joi ong


Early next year, Image Comics is planning to publish BINGO LOVE, an original graphic novel created and written by Tee Franklin, with art by Jenn St-Onge and colors by Joy San.

The book tracks the relationship of two queer black women through the decades. Initially meeting as youths in the early 1960s, Hazel and Mari are eventually separated by authorities with priorities that supersede their own. Years later, and with families of their own, the two chance meeting again … and discover their affection for one another is as humbling as ever.

In BINGO LOVE Hazel Johnson and Mari McCray are two young, Black girls who meet at church bingo in 1963 and eventually fall in love…but in this time period, their love was not accepted. Hazel and Mari are broken up by their families’ “shame” and go on to marry and have families of their own. Almost fifty years later—in the fever pitch of church bingo—Mari and Hazel are reunited and rediscover the love they have for each other, even though they both are still married.

Franklin is a black, queer, disabled woman who won the 2017 Queer Press Grant for BINGO LOVE and has raised almost USD $60k for this graphic novel project via Kickstarter.

BINGO LOVE is scheduled for release Valentine’s Day 2018.

Hazel and Mari from BINGO LOVE, written by Tee Franklin, drawn by Jenn St. Onge, colored by Joy San, and lettered by Cardinal Rae.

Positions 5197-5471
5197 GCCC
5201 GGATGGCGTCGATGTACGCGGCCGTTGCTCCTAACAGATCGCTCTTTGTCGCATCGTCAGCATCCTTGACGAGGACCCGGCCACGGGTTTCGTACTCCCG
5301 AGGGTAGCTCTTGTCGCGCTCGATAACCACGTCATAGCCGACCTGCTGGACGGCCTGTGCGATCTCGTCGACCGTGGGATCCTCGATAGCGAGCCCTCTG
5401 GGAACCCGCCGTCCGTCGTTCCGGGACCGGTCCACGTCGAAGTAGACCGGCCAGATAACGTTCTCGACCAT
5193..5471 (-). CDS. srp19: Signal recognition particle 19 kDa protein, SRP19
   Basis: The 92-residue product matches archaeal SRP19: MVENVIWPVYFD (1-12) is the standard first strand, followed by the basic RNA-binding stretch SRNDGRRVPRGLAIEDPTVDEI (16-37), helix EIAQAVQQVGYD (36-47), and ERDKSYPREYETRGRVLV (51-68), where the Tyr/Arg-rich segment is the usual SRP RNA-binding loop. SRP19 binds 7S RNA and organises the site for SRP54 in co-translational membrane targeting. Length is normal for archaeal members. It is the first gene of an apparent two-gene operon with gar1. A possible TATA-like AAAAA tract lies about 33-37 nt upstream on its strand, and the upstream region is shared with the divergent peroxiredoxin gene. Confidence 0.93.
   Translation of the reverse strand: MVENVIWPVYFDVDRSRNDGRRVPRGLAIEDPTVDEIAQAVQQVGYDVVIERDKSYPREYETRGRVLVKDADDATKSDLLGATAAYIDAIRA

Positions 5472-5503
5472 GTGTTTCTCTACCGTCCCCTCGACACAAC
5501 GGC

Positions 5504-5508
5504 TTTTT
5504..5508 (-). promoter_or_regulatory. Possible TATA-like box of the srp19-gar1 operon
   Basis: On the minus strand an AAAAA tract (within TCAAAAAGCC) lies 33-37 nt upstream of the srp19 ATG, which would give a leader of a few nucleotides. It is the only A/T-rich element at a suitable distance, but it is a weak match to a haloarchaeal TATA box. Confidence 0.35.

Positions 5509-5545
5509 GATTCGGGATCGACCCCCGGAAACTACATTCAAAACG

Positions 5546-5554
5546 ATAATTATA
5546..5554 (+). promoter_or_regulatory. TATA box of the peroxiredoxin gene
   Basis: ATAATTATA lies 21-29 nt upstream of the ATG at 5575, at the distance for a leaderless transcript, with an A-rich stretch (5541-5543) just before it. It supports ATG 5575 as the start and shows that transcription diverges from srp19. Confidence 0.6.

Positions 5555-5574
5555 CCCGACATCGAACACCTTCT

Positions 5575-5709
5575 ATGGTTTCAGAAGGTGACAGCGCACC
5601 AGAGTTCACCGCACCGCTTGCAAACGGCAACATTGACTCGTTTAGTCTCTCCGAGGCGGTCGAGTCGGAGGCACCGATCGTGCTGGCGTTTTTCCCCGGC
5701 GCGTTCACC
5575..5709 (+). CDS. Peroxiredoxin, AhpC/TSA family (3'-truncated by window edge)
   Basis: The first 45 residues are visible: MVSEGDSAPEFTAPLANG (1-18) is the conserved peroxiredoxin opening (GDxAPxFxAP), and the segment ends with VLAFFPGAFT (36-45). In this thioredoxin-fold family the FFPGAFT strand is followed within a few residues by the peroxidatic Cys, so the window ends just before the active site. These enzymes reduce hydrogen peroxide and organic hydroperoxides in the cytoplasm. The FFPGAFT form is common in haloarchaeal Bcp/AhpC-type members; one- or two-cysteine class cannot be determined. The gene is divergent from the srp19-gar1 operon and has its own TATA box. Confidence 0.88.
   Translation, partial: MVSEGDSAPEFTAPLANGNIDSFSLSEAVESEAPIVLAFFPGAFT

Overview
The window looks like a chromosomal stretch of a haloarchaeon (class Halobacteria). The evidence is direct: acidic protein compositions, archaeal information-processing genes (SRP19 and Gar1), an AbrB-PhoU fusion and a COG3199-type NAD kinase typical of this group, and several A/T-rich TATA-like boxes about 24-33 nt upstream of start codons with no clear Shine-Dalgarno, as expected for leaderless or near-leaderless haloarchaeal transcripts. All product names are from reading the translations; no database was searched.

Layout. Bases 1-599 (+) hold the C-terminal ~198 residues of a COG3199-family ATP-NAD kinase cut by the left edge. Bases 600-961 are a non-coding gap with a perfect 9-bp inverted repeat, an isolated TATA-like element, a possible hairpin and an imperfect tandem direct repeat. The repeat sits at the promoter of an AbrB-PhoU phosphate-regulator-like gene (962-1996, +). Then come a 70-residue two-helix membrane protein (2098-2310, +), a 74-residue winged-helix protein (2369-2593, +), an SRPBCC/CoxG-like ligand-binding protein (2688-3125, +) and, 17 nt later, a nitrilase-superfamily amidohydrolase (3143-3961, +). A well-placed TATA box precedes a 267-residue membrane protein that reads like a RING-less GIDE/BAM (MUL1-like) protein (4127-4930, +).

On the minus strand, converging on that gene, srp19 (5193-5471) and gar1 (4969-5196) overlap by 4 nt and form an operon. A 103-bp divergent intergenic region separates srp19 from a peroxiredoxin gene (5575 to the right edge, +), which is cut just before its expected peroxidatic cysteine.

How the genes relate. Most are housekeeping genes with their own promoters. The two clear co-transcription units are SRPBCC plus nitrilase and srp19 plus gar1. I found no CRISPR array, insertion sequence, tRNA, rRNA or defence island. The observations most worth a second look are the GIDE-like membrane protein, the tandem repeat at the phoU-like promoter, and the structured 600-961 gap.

BINGO LOVE follows Hazel and Mari, women who, as Franklin puts it best: ‘are gay, Black, and in love — and who learn to live without apology.’

This is really an amazing project, and I was so pleased I could contribute the above artwork as a reward incentive for the BINGO LOVE kickstarter.

Please go check it out!


“Black queer love between two women often goes underrepresented in any medium.

Writer Tee Franklin wants to help change this with her forthcoming comic “Bingo Love.” It follows the fictional story of Hazel Johnson and Mari McCray, beginning from the time they fall in love as teenagers in 1963.

Their parents find out and forbid them from seeing each other again. The women lead separate lives, marrying men whom neither of them love. Hazel and Mari reunite at a bingo hall and old feelings surface. They divorce their husbands and live out their truth as a married couple, a light in which audiences rarely see elderly black women. Their love story extends all the way to 2030. […]

With her Kickstarter campaign, Franklin wants to raise at least $19,999 to pay for her small, diverse creative team ― artist Jenn St-Onge, colorist Joy San, letterer Cardinal Rae and editor Erica Schultz ― printing and shipping. The writer said the response to her novella has been overwhelmingly positive. Her campaign has already raised more than $16,500 in only five days.

Franklin said she’s aiming to have the comic distributed before the end of the year. She said she hopes the novella shows readers that love is love, no matter what it looks like.”